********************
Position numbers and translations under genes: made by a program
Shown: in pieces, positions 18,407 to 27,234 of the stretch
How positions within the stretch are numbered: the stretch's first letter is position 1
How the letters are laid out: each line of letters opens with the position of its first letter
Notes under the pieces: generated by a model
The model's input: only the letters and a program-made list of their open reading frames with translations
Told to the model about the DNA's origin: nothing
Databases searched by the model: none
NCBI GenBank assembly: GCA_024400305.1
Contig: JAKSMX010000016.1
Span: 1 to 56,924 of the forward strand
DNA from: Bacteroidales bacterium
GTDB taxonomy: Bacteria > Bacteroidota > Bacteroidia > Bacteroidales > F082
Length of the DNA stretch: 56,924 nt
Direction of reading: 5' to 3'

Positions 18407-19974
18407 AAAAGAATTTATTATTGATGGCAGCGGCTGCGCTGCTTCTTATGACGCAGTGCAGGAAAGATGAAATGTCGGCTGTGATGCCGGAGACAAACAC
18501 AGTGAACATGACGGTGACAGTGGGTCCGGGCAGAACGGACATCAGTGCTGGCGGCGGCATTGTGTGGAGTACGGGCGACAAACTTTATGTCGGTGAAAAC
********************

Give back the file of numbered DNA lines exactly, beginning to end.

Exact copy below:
Position numbers and translations under genes: made by a program
Shown: in pieces, positions 18,407 to 27,234 of the stretch
How positions within the stretch are numbered: the stretch's first letter is position 1
How the letters are laid out: each line of letters opens with the position of its first letter
Notes under the pieces: generated by a model
The model's input: only the letters and a program-made list of their open reading frames with translations
Told to the model about the DNA's origin: nothing
Databases searched by the model: none
NCBI GenBank assembly: GCA_024400305.1
Contig: JAKSMX010000016.1
Span: 1 to 56,924 of the forward strand
DNA from: Bacteroidales bacterium
GTDB taxonomy: Bacteria > Bacteroidota > Bacteroidia > Bacteroidales > F082
Length of the DNA stretch: 56,924 nt
Direction of reading: 5' to 3'

Positions 18407-19974
18407 AAAAGAATTTATTATTGATGGCAGCGGCTGCGCTGCTTCTTATGACGCAGTGCAGGAAAGATGAAATGTCGGCTGTGATGCCGGAGACAAACAC
18501 AGTGAACATGACGGTGACAGTGGGTCCGGGCAGAACGGACATCAGTGCTGGCGGCGGCATTGTGTGGAGTACGGGCGACAAACTTTATGTCGGTGAAAAC